{
        "variables": {
        "subscription_id": "{{env `MY_AZURE_SUBSCRIPTION_ID`}}",
        }
    }

Automation using Bitbucket Pipeline

Wiring your Packer configuration into a CI/CD Pipeline can take your maintenance of machine images to another level, through automation.
Bitbucket Pipelines is one such CI/CD solution, built right into Bitbucket, that requires minimal management effort. It lets your team easily build, test and deploy from your Bitbucket repository.
There is no need to setup a CI server or to synchronize repositories in Bitbucket pipeline.
All you need to do is enable the pipeline and commit the pipeline definition to your repository.
First, let’s enable pipelines:

For example, a bitbucket-pipelines.yml file to run packer build may look like:

image: yadavnitin/azure-packer:v1
pipelines:
  custom:
    create-custom-image:
      - step:
          script:
            - packer build packerTemplates/template.json

To run the custom job:

  • Go to the Branches view in Bitbucket.
  • Click on the Actions menu for the branch you want to run a pipeline for, then click Run pipeline for a branch:
  • Choose a pipeline, then click Run:

Bitbucket Pipeline can be used to generate new machine images for multiple platforms on every change to your master repository. You can also manually trigger a “custom job”. Workflow of creating a custom image using packer and Bitbucket pipeline will look like:

Bitbucket Pipeline can be used to generate new machine images for multiple platform.

Configuring Azure for Packer

Now that we’ve got the build automated, let’s deploy our images to an Azure Resource Group.
Packer automatically creates the temporary Azure resources required to build the source VM. But you must define a resource group to capture that source VM. The output (artifacts) from the Packer build process are stored in this resource group.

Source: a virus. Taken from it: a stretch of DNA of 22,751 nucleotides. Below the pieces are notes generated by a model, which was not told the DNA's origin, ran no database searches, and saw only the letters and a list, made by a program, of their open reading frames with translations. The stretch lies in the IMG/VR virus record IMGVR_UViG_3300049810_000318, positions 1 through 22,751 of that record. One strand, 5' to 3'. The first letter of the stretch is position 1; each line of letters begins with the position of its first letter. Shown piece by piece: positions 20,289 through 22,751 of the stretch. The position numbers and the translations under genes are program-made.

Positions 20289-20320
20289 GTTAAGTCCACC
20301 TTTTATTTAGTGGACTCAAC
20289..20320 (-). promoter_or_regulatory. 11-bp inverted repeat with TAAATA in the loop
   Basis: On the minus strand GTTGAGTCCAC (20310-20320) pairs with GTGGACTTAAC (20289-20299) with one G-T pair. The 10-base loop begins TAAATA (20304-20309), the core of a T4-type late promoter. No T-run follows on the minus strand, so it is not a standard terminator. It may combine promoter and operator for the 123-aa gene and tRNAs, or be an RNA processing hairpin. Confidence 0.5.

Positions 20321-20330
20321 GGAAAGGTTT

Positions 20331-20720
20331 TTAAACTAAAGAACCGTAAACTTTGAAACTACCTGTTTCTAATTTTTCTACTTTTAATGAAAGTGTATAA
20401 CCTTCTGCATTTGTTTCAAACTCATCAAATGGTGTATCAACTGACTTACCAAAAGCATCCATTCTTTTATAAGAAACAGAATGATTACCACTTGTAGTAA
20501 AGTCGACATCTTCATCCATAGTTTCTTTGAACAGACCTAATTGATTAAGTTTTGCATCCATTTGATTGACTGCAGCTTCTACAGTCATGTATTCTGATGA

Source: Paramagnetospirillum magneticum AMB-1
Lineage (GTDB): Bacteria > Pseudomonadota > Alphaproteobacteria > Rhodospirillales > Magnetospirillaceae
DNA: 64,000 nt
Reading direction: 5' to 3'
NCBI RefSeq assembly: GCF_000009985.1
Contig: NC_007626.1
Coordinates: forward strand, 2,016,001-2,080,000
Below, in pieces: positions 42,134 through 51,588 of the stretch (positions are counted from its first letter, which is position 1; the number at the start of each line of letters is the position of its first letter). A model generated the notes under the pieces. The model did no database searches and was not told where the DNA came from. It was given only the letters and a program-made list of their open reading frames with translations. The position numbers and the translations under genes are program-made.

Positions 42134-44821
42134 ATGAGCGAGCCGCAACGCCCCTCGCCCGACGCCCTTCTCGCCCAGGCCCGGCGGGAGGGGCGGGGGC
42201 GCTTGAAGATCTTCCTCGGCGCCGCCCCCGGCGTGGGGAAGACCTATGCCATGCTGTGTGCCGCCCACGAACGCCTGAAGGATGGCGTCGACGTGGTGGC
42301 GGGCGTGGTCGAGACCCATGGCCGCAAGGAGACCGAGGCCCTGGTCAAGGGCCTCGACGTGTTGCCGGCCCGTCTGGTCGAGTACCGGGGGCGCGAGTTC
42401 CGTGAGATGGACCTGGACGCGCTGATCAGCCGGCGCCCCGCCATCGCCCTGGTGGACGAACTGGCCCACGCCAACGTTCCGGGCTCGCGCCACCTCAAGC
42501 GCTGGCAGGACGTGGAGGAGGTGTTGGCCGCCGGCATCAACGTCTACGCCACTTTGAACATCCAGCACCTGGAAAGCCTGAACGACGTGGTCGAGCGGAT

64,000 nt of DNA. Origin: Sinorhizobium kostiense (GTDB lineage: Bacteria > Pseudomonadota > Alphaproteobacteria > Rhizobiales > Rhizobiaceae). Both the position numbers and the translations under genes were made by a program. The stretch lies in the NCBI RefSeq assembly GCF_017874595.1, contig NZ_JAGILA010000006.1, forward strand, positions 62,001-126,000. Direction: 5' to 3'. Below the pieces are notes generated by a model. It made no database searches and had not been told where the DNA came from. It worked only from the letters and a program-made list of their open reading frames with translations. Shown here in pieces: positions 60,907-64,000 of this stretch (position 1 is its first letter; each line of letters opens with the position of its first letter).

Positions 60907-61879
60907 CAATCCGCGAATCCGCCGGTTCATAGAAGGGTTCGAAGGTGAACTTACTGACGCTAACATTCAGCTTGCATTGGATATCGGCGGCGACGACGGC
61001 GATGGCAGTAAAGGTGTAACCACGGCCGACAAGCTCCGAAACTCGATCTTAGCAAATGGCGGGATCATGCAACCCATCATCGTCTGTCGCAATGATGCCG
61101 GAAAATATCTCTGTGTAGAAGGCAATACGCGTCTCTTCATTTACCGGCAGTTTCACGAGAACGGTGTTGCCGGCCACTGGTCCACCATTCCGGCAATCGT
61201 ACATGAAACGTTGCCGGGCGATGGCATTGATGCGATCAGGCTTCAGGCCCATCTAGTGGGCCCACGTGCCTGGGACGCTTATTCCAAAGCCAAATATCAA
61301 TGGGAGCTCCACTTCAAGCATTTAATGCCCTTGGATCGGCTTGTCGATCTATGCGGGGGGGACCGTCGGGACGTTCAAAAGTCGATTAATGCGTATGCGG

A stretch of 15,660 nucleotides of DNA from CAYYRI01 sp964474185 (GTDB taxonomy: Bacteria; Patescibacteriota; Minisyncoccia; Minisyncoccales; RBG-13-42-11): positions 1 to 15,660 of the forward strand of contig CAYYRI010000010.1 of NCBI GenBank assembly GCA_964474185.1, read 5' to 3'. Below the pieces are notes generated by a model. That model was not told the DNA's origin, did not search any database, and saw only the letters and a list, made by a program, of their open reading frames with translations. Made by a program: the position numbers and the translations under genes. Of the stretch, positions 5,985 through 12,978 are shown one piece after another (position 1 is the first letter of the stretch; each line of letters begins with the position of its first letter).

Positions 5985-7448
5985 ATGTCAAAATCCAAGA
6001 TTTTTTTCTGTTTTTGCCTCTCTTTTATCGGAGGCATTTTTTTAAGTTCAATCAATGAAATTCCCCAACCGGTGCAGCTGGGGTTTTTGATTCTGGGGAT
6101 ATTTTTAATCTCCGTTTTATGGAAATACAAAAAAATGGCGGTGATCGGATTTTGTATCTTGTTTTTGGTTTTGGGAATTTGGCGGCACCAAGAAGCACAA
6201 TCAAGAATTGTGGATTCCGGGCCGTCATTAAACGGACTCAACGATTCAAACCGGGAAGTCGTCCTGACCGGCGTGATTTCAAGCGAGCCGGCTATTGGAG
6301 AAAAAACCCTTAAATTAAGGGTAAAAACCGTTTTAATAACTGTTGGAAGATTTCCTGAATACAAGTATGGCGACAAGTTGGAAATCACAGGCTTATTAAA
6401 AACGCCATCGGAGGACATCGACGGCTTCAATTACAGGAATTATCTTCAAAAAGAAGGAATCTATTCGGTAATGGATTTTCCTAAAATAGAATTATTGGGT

Create Azure Resource Group: Microsoft Azure allows you to create and manage your Azure resources using Azure PowerShell, Azure CLI, Azure Portal and Terraform. Based on your organization’s need you can decide how you want to allocate resources to resource groups. For example, creating a resource group using Azure CLI will look like:
    az group create -n myResourceGroup -l eastus

Create Azure credentials: Packer authenticates resource groups using a service principal. To create a service principal with az ad sp create-for-rbac and output the credential required for packer build:
    az ad sp create-for-rbac --query "{ client_id: appId, client_secret: password,
    tenant_id: tenant }"

Click here to see instructions on using Azure Portal to create an Azure Active Directory application and service principal.

Packer Workflow in Azure

Builders and provisioners defined in the packer template, carry out the actual build process. Packer has azure-arm builders for Azure which allow you to define Azure resources such as managed_image_resource_group_name and service principal credentials, created in the preceding step.

Summary
Overall, I think that Packer is a pretty amazing tool that really takes the hassle out of creating identical machine images and provisioning responsibility away.

In this post, we looked at the Packer template and provisioners in order to install software onto the machines prior to turning them into images, configuring Bitbucket pipeline, and steps to configure Packer in Azure.

You can use Packer-made images alongside existing deployment workflows to deploy apps to your VM. As a next step, consider using Terraform, PowerShellAzure CLI or  Azure Portal as tools for provisioning new infrastructure with images generated by Packer.